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Wednesday, December 7, 2022

April / May 2010

Evansville Business

Satisfaction Guaranteed

The economic downturn hasn’t put smiles on many workers’ faces, but as Lynn Franco, the director of the Consumer Research Center of The Conference Board, points out, job satisfaction has been trending downward for two decades. In a national survey released earlier this year, Conference Board researchers found 45 percent of Americans were satisfied with their work — the lowest number since Ronald Reagan’s presidency. From baby boomers to Gen Yers, growing job dissatisfaction — and loss of interest in their work — has no generational boundaries.

Satisfying Subordinates

If your employees seem dissatisfied with work, you don’t have to cross your fingers and hope they change their attitudes. We asked three human resources leaders at companies recently named to the Best Places to Work in Indiana list how to boost employee productivity, increase innovative risks, and gain a competitive edge.

Building Evansville

Technology Transfer

The mainframe computer in Bob Bottomley’s workspace whirred and hummed, and its metal surface radiated such intense heat that the Evansville computer operator occasionally warmed sandwiches on it. By today’s technological standards, the room-encompassing IBM 360 mainframe computer was laughable. But it fascinated a young David Bottomley, who often visited his father at work with his mother, Janis. “I was impressed by the technology,” Bottomley recalls, “and the size of it.”

Back Talk

Stacey McNeill

Four years ago, news surrounding Casino Aztar was front-page worthy: massive layoffs, revoked state casino licenses, and one big bankruptcy. A displeased Evansville mayor issued complaints about the new owner of the riverboat casino, Bill Yung, who also had casinos in New Jersey and Nevada.

Business Front

Turning the Tables

After our recent 10th anniversary celebration for Evansville Living came to a conclusion, it was again time to roll up our sleeves on the next two deadlines: Home Away From Home, the Ronald McDonald House special magazine and tour guidebook you recently received in your mailbox (then subscribe!), and this issue of Evansville Business.

Iconic Investment

When Mayor Jonathan Weinzapfel presented his annual State of the City address in March, he spoke in broad terms about the area’s economy. He also zeroed in on a company with a history of investing in Evansville: Berry Plastics. Weinzapfel applauded the company’s ongoing $150 million expansion “that will lead to the creation of 360 new jobs in the coming years,” he said. “That’s on top of the 250 jobs Berry added when it consolidated its corporate headquarters here. Those jobs could have gone anywhere in the world.”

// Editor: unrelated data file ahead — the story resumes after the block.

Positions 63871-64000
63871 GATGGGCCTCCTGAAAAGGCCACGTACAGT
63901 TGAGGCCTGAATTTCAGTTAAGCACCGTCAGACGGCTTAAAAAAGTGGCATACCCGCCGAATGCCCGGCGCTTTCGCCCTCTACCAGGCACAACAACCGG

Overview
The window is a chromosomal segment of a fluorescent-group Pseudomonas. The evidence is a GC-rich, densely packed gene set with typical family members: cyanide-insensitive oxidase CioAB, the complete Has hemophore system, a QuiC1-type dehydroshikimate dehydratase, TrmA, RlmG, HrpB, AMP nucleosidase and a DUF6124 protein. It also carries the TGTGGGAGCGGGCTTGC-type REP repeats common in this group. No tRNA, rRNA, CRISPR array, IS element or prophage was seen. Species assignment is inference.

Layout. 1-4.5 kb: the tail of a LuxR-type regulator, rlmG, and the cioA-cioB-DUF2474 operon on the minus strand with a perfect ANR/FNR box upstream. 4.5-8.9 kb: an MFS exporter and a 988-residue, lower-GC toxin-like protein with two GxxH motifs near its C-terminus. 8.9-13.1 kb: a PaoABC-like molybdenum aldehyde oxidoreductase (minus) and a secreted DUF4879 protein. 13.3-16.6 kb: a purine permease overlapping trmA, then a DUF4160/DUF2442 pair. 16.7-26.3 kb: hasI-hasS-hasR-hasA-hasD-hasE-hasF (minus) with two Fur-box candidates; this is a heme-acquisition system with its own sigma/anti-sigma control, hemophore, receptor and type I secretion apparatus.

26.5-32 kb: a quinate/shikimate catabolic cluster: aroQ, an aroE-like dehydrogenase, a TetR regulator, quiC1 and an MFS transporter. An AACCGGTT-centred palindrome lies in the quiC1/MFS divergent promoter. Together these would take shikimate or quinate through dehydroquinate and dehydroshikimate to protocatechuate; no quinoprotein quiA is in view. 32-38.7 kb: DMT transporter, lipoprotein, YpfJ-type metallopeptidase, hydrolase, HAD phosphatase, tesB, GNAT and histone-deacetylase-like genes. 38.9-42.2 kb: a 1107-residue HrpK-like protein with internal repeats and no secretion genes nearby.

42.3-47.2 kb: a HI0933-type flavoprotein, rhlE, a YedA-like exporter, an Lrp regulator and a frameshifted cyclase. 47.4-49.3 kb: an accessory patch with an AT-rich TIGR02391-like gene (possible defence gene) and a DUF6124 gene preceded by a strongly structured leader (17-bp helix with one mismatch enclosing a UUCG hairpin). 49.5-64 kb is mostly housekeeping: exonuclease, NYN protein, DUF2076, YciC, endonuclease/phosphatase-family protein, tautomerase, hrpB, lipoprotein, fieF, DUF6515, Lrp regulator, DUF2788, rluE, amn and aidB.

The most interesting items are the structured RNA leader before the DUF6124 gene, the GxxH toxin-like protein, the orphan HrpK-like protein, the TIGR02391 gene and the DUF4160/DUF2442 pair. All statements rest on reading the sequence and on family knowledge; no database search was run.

Wheely Cool

When the private jet flying Magic Johnson touched down in Evansville, Shawn Wittmer stood near his limousine waiting for the basketball legend. The NBA Hall of Famer amicably greeted Wittmer, the driver charged with safely transporting the multimillionaire from the airport to The Centre Downtown to give a speech at the ongoing Celebration of Diversity Distinguished Lecture Series. Wittmer, the owner of the luxury transportation company Auto Haus, has operated a fleet of limousines since 1992, and Johnson wasn’t the first celebrity Wittmer’s chauffeured.

Signs of Support

On a cold day in February, two volunteers strapped a banner across the pedestrian overpass on the Lloyd Expressway near Harrison High School. Printed in a bold font, the sign’s words told drivers about a Feb. 20 event — the Literacy Center’s biggest fundraiser, the Letters for Literacy Scrabble Tournament.

Dental Records

Next time you step into a dentist’s waiting room and feel those pre-appointment jitters, just think: It could be worse. You could be lying in this partially reclining chair, fenced in by a primitive X-ray machine and a chest of century-old hand tools. That’s the scene in one corner of TriState Family Dental Center’s lobby (960 S. Hebron Ave.), a nod to the history of the profession. For a dental practice that proclaims, “We cater to cowards,” it also reminds fearful patients just how far technology has evolved.

For the Record

“In the heat of a summer night In the land of the dollar bill When the town of Chicago died And they talk about it still” These lyrics from “The Night Chicago Died” still spin ‘round and ‘round in Joe Smith’s head just like the 45 he bought in 1974 for $1. He saw Paper Lace perform on American Bandstand and went wild with excitement. The next day his mom took him to a little shop in Mount Carmel, Ill. He bought the 45 with his allowance money and spun it unmercifully.

Maiden Voyage

When Matthew Nix selected a 15-person team with six full-time members more than a year ago, they undertook a project to create a seaworthy vessel: a yacht with solid cherry walls, a kitchen with granite countertops, a bathroom with a tiled shower and a Jack-and-Jill sink, and a living room with a skylight Nix describes as “giant.” With so many details, Nix says, he dreamed big throughout the project with his nights occupied with thoughts of “building a boat in my sleep and waking up 50 times with measurements and calculations racing through my head.”

Online Exclusives

Back Again

When Casino Aztar recently emerged from bankruptcy, we interviewed Stacey McNeill, the riverboat’s director of marketing for the April/May issue of Evansville Business magazine. Here’s a question we asked McNeill that we didn’t include in the article. For more on this Q&A, check out Back Talk in the current issue (p. 56).